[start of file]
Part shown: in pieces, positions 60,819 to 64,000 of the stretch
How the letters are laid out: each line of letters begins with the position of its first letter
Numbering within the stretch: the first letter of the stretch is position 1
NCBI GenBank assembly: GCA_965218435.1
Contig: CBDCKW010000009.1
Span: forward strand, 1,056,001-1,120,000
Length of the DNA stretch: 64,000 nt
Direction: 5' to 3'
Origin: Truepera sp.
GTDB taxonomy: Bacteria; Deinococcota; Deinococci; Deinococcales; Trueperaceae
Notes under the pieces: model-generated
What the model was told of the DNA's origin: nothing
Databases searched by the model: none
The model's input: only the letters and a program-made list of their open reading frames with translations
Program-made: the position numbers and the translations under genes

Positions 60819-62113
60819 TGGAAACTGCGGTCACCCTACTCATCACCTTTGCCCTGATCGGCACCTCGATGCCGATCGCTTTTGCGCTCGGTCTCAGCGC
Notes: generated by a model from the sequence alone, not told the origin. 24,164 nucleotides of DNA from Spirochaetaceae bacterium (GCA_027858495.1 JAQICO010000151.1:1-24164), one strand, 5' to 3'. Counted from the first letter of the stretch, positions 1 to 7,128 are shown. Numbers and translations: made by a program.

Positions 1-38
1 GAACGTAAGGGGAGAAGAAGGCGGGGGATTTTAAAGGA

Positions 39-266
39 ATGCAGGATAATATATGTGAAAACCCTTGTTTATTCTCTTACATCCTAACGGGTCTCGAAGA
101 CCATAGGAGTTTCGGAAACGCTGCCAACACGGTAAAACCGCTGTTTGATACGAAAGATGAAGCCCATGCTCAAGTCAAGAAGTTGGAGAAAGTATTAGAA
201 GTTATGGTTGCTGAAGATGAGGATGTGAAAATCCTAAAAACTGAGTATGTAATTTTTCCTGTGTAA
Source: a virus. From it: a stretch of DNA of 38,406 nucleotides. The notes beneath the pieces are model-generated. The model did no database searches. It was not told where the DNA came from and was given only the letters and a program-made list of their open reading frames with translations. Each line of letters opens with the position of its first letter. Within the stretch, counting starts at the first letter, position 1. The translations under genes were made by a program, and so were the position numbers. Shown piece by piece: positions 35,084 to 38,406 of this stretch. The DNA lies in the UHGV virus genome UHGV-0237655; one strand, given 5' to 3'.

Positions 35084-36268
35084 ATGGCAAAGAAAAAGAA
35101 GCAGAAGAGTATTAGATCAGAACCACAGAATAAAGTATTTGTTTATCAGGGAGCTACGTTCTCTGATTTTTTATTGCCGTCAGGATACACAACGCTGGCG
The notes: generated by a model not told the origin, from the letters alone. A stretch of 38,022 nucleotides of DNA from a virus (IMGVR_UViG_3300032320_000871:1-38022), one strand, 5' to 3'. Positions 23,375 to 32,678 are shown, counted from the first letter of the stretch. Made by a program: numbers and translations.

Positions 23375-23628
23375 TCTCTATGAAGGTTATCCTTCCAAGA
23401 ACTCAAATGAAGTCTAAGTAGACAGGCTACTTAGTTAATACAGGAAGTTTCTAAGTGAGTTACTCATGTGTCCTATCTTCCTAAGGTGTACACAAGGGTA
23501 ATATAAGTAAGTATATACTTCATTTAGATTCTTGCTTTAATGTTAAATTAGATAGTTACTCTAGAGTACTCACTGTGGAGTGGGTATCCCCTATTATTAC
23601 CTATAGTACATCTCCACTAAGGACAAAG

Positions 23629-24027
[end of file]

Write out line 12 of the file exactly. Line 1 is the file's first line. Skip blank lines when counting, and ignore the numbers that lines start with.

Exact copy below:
What the model was told of the DNA's origin: nothing